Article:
Faced with ominous headlines about store closings and relentless pressure from online sales, traditional retailers face the fundamental dilemma of what to do with their physical assets. Should the storefront be considered a burdensome anachronism to be shed at the first opportunity? Or should a digital strategy aim for co-existence between online sales and traditional retail locations?
For both questions, the answer is “no.” Eliminating physical space to go 100 percent online is simply not an option for established retailers (unless the endgame is liquidation and subsequent bankruptcy). Nor is limping along with the expectation that the traditional retail model will somehow survive the competitive cauldron. For most retailers, the reality is that they are at the beginning of a long and painful journey to find the right balance between physical and digital.
The key word when considering retail real estate is “traditional” – and traditional notions are what need to be discarded. Retailers must undertake a fundamental and creative re-think of what physical store locations can be used for. That includes exploring the possibility of getting into other lines of business. Retailer as landlord? Possible. Retail space as design studio for students? It’s being explored by a major national retailer that has an acknowledged surplus of floor space. Rather than offering a stale assortment of commoditized products, how about focusing store associates on delivering unique services and experiences (through a digital channel of course) and providing convenience and variety? As demonstrated by the Uber driver who earned $250K in a year by turning his vehicle into a showroom for his jewelry, “disruption” in today’s retail environment means that new threats and opportunities must be anticipated from every conceivable direction.
Another imperative is new approaches and fresh thinking on how to integrate online sales with the in-store experience. As such, the question is not one of black and white or digital vs. physical, but how to formulate a digital strategy that places physical assets at its core. One option is simply to invest in upscaling existing store locations to create a luxury experience. Another is to use the store to mitigate the costs of free online shipping and returns by requiring customers to bring purchases to a store. The inconvenience can be offset by incentives and the opportunity to upsell – via properly trained staff – and create a positive experience. And while headlines focus on how retailers are shedding real estate, some native on-line retailers – particularly in the apparel space – are going in the other direction and investing in store locations to enable customers to touch and feel their purchases.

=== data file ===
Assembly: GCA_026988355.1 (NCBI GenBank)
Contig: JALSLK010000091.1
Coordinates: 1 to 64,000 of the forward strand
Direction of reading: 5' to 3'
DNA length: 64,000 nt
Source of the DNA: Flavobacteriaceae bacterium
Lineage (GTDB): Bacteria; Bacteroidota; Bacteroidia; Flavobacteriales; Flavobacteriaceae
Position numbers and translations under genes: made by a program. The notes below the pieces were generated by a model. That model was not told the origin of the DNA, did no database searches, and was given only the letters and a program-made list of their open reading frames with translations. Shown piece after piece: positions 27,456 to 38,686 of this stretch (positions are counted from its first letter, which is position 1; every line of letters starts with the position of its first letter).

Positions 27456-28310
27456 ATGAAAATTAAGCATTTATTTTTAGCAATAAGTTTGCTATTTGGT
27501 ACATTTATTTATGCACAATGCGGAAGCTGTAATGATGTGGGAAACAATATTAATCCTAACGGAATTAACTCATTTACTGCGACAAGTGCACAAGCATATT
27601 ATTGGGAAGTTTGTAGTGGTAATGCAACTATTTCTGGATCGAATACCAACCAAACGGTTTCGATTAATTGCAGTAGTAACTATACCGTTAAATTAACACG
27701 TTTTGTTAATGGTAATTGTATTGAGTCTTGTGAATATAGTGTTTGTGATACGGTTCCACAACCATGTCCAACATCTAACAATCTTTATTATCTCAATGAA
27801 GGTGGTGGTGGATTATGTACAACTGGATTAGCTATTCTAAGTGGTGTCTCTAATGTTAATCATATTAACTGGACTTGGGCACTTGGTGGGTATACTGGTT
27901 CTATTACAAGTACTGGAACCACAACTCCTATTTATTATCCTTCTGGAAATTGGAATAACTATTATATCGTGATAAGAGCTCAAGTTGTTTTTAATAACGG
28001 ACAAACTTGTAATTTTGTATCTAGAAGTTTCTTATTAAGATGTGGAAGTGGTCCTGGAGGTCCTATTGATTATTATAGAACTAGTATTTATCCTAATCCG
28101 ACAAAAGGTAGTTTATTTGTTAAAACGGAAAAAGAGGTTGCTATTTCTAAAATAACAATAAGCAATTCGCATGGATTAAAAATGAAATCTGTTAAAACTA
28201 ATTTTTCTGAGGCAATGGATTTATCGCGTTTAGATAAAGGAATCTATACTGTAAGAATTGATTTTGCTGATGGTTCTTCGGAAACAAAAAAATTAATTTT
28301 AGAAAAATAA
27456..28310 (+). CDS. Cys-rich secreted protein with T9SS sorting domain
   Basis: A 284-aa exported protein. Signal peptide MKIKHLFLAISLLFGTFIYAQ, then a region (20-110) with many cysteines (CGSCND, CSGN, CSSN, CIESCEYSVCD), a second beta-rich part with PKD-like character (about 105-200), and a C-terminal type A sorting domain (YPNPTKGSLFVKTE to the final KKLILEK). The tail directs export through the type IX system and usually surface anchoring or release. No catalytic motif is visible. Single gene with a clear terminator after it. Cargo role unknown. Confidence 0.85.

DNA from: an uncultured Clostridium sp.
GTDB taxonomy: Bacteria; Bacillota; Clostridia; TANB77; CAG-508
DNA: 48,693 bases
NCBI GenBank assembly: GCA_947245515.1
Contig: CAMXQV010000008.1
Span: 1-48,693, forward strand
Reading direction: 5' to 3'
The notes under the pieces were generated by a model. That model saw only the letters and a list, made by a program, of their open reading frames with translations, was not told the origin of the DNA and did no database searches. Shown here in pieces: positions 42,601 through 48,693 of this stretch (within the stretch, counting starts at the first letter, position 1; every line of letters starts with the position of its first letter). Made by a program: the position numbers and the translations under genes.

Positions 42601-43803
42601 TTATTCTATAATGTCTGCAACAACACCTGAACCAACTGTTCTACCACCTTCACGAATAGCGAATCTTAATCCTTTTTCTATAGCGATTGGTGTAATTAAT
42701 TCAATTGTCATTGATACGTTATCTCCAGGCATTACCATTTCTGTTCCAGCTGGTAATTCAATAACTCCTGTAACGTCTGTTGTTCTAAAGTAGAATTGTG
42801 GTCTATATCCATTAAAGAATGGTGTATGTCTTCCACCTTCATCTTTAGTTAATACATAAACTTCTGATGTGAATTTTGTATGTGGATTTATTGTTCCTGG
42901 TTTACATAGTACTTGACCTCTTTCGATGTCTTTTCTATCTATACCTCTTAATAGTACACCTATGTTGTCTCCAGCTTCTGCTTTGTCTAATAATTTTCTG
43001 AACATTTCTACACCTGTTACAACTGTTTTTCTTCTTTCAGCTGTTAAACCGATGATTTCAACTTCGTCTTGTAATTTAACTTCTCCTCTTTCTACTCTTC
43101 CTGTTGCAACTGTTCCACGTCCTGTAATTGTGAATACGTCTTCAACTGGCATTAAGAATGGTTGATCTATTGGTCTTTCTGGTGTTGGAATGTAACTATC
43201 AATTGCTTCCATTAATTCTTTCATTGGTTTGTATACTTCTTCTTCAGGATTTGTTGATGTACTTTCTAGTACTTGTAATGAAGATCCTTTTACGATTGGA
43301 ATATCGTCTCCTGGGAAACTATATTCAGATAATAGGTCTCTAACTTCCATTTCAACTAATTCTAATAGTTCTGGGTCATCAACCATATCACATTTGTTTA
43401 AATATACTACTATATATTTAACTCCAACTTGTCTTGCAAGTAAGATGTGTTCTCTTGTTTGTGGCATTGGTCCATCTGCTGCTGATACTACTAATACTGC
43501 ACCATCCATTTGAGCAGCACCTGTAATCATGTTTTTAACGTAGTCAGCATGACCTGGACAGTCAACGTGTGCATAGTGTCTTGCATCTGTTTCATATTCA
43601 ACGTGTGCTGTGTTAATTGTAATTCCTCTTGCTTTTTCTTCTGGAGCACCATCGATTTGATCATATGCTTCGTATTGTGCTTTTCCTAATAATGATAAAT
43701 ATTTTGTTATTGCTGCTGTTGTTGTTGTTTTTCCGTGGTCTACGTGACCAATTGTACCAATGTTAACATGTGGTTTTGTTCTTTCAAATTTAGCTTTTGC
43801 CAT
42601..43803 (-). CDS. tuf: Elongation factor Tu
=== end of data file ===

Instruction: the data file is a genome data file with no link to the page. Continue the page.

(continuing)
But retailers and their technology partners must avoid implementing the latest technologies simply for the sake of deploying fancy gadgets like “beacons” or “tablets.” And while consumer confidence is rising, most retailers cannot afford the luxury of investing vast amounts into their physical infrastructure. Which is why the time is ripe for retailers to fundamentally disrupt themselves and aim towards creating a memorable retail experience that defines raison d’ệtre in the customer’s mind.
The fact remains that close to 90 percent of sales still take place in stores. While the traditional storefront may be a thing of the past, real estate remains a critical asset for retailers and represents a significant potential competitive advantage. Some retailers are moving forward with strategies to unlock this potential along with real estate partners and other stakeholders in commercial areas across North America. Others will focus on the double-digit growth of online sales, but will lose sight of the basics of blocking and tackling. Still others will continue to plod along in the hopes that things will rebound, and that consumers will start spending like the good old days. And some – likely a small subset in the industry – will truly reinvent themselves, and in the process become the envy of the digital natives that have over the past decade been eating their lunch.